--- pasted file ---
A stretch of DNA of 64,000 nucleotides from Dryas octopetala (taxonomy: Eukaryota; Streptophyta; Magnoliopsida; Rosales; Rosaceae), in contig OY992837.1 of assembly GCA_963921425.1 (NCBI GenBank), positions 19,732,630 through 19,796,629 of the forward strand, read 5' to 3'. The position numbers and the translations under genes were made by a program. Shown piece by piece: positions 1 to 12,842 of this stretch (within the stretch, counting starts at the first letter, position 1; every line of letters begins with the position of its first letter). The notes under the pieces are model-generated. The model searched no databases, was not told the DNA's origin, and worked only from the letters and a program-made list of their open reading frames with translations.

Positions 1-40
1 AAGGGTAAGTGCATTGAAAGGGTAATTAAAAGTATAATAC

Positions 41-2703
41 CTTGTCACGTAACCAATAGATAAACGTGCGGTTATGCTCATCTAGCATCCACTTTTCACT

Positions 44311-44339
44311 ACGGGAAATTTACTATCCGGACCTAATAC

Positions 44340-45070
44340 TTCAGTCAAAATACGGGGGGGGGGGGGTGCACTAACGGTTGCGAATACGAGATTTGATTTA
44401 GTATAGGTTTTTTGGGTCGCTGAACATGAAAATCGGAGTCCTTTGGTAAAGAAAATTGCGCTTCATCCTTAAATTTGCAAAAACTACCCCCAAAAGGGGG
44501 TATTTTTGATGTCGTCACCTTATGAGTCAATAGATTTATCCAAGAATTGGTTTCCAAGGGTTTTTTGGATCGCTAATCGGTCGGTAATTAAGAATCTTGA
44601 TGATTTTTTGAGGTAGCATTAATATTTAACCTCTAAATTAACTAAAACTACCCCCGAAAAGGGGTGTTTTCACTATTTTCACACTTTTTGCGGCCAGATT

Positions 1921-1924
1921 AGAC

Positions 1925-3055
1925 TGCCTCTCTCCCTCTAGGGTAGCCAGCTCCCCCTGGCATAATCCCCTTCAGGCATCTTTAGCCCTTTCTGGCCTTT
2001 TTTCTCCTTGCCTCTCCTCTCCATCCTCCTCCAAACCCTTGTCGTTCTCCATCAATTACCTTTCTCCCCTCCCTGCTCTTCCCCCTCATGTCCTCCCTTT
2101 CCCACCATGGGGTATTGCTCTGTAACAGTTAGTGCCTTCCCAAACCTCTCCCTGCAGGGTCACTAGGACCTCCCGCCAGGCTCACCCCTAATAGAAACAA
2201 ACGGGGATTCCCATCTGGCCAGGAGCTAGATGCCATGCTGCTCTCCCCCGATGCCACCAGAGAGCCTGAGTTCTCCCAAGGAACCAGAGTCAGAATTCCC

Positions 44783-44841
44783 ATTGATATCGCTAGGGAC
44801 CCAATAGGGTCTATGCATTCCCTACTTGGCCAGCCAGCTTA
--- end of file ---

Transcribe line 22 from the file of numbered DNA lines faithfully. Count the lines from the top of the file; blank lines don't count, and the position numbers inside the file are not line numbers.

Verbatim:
44801 CCAATAGGGTCTATGCATTCCCTACTTGGCCAGCCAGCTTA